The day began with a Bible study led by Dr Liz Boase, which was followed by reports from Uniting Aboriginal and Islander Christian Congress Victoria, UAICC Tasmania, Walking Together Group and Synod Ethics Committee.
Narana Senior Manager Mel Osborne said the centre, situated at Geelong, provided high-quality Aboriginal cultural education to visitors from overseas, local schools, community groups and businesses and looked forward to sustained growth and success in 2020 and beyond.
Alison Overeem, centre manager at Leprena, Tasmania, said UAICC Tasmania had experienced a period of change, growth, increased engagement, increased networking, and relationship building across the Synod.
She said Leprena aimed to be the “cultural heart” of the UCA and grow Indigenous spiritual leadership in Tasmania.
Sharon Hollis, chairperson of the Walking Together Group, said a highlight of the past 18 months had been walking on country with members of Leprena staff and First Peoples from the South West of Tasmania.
“We heard the stories of the land that tell the way the First Peoples lived in harmony with creation, the suffering of colonisation and the resilience of the First Peoples in maintaining culture and connection,” Sharon said.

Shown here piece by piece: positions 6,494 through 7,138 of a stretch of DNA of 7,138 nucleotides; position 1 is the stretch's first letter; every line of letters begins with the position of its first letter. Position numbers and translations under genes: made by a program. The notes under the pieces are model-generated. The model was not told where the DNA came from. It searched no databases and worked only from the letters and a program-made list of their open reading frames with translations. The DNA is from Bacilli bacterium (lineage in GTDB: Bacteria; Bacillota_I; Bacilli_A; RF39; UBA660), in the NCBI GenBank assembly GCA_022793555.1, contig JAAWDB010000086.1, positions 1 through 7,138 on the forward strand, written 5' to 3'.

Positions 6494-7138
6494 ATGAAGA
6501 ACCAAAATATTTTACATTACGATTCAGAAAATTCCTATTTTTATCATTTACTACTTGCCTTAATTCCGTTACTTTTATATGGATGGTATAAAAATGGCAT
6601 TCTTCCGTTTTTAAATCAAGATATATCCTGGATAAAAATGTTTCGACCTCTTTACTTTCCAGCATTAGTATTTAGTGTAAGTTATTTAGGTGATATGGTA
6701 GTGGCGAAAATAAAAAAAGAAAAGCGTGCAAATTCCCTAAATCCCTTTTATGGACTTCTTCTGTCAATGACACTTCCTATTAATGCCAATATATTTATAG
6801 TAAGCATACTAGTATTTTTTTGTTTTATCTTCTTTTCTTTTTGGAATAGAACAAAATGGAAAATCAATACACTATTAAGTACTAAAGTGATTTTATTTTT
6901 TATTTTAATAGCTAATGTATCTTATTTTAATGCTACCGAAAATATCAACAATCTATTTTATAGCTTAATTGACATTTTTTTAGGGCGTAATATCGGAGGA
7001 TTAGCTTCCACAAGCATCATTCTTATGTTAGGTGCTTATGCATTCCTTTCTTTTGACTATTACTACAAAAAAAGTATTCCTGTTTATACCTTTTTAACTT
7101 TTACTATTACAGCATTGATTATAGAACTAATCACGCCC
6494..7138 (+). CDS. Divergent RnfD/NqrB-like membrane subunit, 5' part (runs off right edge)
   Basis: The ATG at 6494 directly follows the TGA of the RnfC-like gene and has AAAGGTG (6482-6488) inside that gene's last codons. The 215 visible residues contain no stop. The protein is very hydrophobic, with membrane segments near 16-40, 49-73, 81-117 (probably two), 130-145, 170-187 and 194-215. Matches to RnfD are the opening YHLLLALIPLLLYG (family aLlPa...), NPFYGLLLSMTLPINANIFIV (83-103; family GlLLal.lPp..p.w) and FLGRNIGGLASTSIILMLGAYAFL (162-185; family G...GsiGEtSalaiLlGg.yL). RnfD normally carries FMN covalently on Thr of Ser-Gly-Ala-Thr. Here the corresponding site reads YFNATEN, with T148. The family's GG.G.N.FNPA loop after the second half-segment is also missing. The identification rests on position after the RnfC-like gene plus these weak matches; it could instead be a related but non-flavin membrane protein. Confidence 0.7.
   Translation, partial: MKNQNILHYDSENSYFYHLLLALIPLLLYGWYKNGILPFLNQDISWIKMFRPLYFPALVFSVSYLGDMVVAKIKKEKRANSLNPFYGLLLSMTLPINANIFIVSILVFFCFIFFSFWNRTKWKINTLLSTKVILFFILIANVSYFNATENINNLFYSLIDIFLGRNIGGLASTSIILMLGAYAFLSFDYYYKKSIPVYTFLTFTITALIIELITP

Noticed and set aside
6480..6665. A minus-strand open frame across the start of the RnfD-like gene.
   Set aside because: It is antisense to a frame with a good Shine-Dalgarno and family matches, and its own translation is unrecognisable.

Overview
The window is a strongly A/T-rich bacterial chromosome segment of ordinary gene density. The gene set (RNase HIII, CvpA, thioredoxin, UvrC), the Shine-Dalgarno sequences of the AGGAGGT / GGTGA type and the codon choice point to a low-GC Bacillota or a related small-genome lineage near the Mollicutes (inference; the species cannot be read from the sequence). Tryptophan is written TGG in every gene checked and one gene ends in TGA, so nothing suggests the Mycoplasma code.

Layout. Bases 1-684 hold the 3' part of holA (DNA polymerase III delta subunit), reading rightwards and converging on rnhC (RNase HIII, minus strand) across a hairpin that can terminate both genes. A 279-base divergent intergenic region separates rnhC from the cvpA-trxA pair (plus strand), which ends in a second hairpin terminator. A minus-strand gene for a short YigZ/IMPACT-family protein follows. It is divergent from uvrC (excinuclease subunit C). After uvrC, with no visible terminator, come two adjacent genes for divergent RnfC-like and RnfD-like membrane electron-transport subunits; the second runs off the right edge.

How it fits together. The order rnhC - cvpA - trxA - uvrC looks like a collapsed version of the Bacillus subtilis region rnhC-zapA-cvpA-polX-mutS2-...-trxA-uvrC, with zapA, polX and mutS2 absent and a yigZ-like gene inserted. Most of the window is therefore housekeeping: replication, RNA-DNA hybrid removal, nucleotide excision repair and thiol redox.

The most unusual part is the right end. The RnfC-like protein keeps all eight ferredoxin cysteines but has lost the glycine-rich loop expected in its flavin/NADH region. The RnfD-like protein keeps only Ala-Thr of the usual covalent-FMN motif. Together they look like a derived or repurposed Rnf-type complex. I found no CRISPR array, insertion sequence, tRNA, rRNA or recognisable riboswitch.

Claire Dawe, convenor of the Synod Ethics Committee, said the group’s main focus had been the Voluntary Assisted Dying legislation.
After morning tea, members were invited to participate in various Choose Your Own Adventures, which were information and discussion sessions hosted by different Synod and UCA agencies. Subjects ranged from education (Pilgrim, Lay, Continuing), chaplaincy, property services, intercultural worship, Uniting Housing, congregational business support, plus a number of justice matters.
After lunch Synod members and numerous guests were welcomed by Moderator Denise Liersch to the Tributes Service.
“Today we are giving thanks for those who served God as ordained ministers,” Denise said.